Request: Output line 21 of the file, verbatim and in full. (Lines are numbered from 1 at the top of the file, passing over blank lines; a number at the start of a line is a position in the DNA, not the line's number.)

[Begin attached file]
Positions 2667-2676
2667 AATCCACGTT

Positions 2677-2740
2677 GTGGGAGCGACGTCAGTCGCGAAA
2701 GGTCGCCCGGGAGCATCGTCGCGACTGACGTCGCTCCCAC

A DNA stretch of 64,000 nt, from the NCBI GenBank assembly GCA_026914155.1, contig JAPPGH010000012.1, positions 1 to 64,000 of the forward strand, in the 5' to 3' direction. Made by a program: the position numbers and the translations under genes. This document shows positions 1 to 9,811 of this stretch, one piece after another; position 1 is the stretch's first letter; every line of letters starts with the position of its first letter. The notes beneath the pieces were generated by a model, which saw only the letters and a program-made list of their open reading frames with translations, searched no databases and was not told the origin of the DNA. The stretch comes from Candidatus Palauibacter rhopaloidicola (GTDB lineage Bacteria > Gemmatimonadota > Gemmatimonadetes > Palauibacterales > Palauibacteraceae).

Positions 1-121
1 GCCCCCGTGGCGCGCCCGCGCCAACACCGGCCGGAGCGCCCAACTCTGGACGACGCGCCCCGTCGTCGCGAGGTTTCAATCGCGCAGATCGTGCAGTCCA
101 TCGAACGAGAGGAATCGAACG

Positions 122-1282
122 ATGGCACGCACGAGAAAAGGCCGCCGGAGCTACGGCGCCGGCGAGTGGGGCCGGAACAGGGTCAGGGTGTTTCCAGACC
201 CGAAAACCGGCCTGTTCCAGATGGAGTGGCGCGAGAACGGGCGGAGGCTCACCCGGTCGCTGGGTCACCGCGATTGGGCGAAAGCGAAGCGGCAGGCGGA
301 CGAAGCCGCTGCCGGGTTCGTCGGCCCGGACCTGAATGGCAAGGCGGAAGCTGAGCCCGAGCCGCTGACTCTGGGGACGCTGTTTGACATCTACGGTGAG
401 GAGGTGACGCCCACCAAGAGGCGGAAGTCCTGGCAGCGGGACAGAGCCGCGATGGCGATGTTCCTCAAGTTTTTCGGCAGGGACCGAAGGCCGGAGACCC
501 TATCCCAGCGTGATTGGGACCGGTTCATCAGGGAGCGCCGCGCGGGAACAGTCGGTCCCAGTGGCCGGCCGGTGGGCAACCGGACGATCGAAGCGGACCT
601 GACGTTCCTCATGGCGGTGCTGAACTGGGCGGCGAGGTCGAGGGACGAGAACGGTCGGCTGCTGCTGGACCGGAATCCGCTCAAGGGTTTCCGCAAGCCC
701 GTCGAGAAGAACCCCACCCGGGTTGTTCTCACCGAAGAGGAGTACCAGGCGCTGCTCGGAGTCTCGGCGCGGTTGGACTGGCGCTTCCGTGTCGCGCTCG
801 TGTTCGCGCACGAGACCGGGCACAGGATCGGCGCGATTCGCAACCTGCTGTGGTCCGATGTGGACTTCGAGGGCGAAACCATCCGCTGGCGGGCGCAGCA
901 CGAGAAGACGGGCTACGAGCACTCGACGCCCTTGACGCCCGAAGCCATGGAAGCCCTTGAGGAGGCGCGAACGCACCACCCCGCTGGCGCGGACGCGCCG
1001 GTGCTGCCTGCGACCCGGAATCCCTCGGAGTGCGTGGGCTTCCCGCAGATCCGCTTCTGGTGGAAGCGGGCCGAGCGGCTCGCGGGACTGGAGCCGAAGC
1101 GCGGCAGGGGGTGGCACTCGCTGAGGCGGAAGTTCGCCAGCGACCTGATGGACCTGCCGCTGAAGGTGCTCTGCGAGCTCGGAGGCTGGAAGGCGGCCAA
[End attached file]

1101 GCGGCAGGGGGTGGCACTCGCTGAGGCGGAAGTTCGCCAGCGACCTGATGGACCTGCCGCTGAAGGTGCTCTGCGAGCTCGGAGGCTGGAAGGCGGCCAA